Articles | Volume 12, issue 20
Atmos. Chem. Phys., 12, 9775–9790, 2012
Atmos. Chem. Phys., 12, 9775–9790, 2012

Research article 29 Oct 2012

Research article | 29 Oct 2012

Real-time, controlled OH-initiated oxidation of biogenic secondary organic aerosol

J. G. Slowik1,2, J. P. S. Wong1, and J. P. D. Abbatt1 J. G. Slowik et al.
  • 1Department of Chemistry, University of Toronto, Toronto, ON, Canada
  • 2Laboratory of Atmospheric Chemistry, Paul Scherrer Institute, Villigen, Switzerland

Abstract. The chemical complexity of atmospheric organic aerosol (OA) requires novel methods for characterization of its components and description of its atmospheric processing-induced transformations. We present the first field deployment of the Toronto Photooxidation Tube (TPOT), a field-deployable flow reactor for the controlled exposure of ambient aerosol to OH radicals. The system alternates between sampling of (1) (unreacted) ambient aerosol, (2) aerosol exposed to UV light and subjected to a ~4 to 10 °C temperature increase, and (3) aerosol that is oxidized by OH (in addition to the aforementioned UV exposure/temperature increase). This allows both characterization of the aging process and classification of aerosol in terms of its volatility and reaction-based properties. Summertime measurements by an aerosol mass spectrometer coupled to the TPOT were performed in the remote forest of western Canada, resulting in aerosol dominated by biogenic secondary organic aerosol. Volatilization/UV exposure resulted in an approximately 10 to 25% decrease in organic mass and resulted in a slight increase in oxygenation. OH oxidation resulted in a further organic mass decrease (additional ~25%) and yielded an aerosol with O:C values comparable to those characteristic of low volatility, highly oxygenated OA. Most OH-induced changes occurred within ~3 day-equivalents of atmospheric processing, with further reactions generally proceeding at a greatly reduced rate. Positive matrix factorization (PMF) analysis of the TPOT data yielded five factors. One factor is related to primary biomass burning organic aerosol, while the others describe oxygenated organic aerosol (OOA) components in terms of reactivity and volatility: (1) volatile and reactive; (2) non-volatile and reactive; (3) non-volatile and reactive early-generation product; (4) non-volatile and non-reactive product. This PMF classification of aerosol components directly in terms of reactivity and volatility is enabled by the TPOT-modulated perturbation of aerosol composition, and is not otherwise accessible. The particle-phase reaction end products have mass spectra similar to the low-volatility oxygenated organic aerosol (LV-OOA) factors widely reported in the literature, providing supporting evidence for aged organic aerosol formation from OH-driven oxidation processes.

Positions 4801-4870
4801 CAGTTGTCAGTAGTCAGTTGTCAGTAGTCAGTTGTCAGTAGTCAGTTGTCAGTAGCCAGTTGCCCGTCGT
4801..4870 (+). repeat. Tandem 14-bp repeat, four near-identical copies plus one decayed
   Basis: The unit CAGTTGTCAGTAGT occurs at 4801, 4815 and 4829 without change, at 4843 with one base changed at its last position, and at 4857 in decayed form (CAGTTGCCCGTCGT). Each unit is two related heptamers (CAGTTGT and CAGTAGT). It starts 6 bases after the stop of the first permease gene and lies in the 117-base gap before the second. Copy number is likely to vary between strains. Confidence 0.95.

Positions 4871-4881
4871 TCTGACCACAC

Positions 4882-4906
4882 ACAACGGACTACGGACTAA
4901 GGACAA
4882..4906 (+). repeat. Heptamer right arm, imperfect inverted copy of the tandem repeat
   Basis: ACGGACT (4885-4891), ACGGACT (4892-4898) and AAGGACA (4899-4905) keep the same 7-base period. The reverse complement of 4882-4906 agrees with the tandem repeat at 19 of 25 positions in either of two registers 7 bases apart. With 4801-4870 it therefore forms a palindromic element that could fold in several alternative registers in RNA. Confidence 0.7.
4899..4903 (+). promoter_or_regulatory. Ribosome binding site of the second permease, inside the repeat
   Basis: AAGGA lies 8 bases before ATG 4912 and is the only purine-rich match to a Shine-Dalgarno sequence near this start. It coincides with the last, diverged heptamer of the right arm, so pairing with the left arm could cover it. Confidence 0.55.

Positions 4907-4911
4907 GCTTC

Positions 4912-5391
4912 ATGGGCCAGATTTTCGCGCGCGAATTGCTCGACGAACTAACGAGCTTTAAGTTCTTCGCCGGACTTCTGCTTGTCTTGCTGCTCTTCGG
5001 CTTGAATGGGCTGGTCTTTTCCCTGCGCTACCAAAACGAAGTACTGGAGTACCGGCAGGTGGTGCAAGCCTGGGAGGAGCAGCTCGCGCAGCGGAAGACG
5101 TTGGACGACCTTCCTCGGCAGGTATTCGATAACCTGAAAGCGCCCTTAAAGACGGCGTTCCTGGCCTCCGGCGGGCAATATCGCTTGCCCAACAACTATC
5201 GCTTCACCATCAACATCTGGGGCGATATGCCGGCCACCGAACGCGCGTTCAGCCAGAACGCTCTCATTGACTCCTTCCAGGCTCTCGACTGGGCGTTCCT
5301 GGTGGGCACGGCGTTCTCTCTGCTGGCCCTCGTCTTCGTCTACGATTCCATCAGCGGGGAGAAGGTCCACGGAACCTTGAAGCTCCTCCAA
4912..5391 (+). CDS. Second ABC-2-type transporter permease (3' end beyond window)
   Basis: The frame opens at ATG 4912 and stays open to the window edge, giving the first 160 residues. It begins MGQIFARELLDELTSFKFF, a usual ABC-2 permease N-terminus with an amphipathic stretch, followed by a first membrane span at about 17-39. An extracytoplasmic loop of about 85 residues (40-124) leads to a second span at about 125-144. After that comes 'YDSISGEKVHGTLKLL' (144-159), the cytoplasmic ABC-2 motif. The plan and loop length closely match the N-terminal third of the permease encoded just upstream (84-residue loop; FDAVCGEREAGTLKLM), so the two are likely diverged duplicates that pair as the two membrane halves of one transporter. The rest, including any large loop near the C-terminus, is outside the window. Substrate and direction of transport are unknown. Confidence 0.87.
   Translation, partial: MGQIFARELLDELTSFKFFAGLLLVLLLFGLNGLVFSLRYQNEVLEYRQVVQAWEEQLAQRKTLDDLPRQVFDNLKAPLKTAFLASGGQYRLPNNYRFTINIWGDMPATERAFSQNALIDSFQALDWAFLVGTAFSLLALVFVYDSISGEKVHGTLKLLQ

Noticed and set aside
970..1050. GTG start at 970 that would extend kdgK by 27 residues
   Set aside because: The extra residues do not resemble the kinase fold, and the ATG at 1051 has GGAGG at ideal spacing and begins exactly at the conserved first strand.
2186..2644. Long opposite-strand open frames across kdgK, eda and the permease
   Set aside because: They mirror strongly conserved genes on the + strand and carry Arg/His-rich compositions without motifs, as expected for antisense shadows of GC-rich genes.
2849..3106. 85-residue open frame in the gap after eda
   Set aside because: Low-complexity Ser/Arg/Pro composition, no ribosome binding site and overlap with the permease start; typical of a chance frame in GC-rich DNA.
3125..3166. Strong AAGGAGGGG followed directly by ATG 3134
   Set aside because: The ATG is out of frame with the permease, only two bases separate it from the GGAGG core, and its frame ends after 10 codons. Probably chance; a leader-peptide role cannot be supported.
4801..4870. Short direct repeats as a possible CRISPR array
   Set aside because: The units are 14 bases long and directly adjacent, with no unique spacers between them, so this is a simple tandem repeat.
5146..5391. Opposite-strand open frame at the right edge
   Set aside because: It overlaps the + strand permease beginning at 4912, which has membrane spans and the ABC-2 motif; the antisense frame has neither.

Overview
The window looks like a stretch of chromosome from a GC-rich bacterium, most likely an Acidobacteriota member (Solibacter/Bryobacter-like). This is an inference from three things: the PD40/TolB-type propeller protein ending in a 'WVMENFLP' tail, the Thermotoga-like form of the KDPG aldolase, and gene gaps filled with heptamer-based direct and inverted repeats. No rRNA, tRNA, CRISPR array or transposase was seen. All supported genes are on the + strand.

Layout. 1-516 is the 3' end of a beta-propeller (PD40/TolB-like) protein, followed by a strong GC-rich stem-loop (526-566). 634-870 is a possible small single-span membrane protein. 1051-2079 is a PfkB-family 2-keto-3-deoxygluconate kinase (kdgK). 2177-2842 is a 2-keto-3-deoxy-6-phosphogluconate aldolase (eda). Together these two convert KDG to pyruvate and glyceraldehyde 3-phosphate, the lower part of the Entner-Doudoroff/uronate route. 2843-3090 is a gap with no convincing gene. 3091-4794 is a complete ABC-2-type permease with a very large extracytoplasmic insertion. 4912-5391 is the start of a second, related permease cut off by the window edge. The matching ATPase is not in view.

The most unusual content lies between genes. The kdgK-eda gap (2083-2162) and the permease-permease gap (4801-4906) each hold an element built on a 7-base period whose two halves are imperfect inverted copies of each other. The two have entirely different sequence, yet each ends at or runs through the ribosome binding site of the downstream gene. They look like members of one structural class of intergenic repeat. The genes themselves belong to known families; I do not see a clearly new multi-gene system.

Final-revised paper